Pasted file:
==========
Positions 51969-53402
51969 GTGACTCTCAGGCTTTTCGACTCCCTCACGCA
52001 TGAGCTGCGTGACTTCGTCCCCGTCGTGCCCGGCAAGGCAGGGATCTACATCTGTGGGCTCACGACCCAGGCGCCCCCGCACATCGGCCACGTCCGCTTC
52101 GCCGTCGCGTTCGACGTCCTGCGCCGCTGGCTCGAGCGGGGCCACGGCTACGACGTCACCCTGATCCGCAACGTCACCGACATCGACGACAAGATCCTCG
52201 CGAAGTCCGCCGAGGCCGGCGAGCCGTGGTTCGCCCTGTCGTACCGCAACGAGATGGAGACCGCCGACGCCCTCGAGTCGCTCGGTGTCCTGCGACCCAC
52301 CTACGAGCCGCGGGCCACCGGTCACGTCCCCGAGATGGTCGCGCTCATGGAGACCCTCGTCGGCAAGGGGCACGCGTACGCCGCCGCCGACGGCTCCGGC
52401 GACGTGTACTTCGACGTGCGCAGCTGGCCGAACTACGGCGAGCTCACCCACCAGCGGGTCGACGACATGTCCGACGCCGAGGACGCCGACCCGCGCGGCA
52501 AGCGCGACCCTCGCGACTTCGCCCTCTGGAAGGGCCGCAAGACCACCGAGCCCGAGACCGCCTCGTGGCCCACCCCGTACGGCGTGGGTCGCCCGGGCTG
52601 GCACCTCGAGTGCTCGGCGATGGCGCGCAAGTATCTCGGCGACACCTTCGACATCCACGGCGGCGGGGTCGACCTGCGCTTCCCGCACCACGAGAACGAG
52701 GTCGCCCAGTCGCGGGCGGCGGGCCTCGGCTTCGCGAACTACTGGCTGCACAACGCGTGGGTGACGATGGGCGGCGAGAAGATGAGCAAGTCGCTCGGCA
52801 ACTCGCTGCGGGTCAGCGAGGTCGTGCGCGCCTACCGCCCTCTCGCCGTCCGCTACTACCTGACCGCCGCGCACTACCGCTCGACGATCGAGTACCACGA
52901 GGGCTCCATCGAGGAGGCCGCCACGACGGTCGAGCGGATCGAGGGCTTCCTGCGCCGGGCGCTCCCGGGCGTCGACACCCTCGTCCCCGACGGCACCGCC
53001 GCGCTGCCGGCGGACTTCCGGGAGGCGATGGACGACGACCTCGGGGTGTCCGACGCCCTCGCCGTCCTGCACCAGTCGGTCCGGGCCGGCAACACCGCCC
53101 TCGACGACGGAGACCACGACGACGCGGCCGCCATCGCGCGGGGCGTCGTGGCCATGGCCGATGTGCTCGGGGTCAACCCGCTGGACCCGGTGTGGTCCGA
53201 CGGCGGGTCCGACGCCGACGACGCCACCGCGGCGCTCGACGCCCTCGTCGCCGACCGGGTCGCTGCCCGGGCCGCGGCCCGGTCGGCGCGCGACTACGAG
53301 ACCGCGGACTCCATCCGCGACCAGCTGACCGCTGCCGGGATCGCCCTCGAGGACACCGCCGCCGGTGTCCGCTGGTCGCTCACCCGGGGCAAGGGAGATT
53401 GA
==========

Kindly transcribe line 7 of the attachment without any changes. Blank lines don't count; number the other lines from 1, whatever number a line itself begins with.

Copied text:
52401 GACGTGTACTTCGACGTGCGCAGCTGGCCGAACTACGGCGAGCTCACCCACCAGCGGGTCGACGACATGTCCGACGCCGAGGACGCCGACCCGCGCGGCA